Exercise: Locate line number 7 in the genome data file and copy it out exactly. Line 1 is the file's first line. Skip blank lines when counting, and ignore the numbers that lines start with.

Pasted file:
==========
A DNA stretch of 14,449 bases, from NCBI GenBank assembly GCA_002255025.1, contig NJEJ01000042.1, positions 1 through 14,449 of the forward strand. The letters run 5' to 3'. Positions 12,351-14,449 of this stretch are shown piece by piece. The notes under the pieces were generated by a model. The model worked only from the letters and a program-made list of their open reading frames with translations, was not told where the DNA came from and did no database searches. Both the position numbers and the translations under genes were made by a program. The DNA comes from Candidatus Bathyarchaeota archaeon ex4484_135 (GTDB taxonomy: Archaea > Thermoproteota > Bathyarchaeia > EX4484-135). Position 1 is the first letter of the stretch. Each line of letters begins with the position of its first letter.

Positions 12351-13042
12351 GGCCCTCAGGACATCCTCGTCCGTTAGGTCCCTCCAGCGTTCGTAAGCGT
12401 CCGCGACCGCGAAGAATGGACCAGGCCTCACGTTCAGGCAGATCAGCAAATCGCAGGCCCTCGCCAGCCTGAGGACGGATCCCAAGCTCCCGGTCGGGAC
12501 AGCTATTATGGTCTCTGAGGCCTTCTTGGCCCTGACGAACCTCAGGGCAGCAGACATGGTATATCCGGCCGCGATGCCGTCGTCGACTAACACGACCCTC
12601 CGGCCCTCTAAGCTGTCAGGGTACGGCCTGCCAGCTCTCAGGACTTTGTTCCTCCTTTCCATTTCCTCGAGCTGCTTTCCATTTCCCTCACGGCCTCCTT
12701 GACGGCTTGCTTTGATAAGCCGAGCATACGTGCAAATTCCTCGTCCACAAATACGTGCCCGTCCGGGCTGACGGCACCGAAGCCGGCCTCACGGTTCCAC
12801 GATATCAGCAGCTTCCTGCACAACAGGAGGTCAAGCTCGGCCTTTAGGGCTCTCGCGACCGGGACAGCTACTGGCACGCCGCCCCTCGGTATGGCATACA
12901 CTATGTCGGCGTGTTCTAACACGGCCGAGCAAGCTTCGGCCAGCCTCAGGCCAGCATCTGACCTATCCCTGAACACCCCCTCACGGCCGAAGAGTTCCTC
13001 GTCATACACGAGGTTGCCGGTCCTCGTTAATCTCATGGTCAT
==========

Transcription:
12701 GACGGCTTGCTTTGATAAGCCGAGCATACGTGCAAATTCCTCGTCCACAAATACGTGCCCGTCCGGGCTGACGGCACCGAAGCCGGCCTCACGGTTCCAC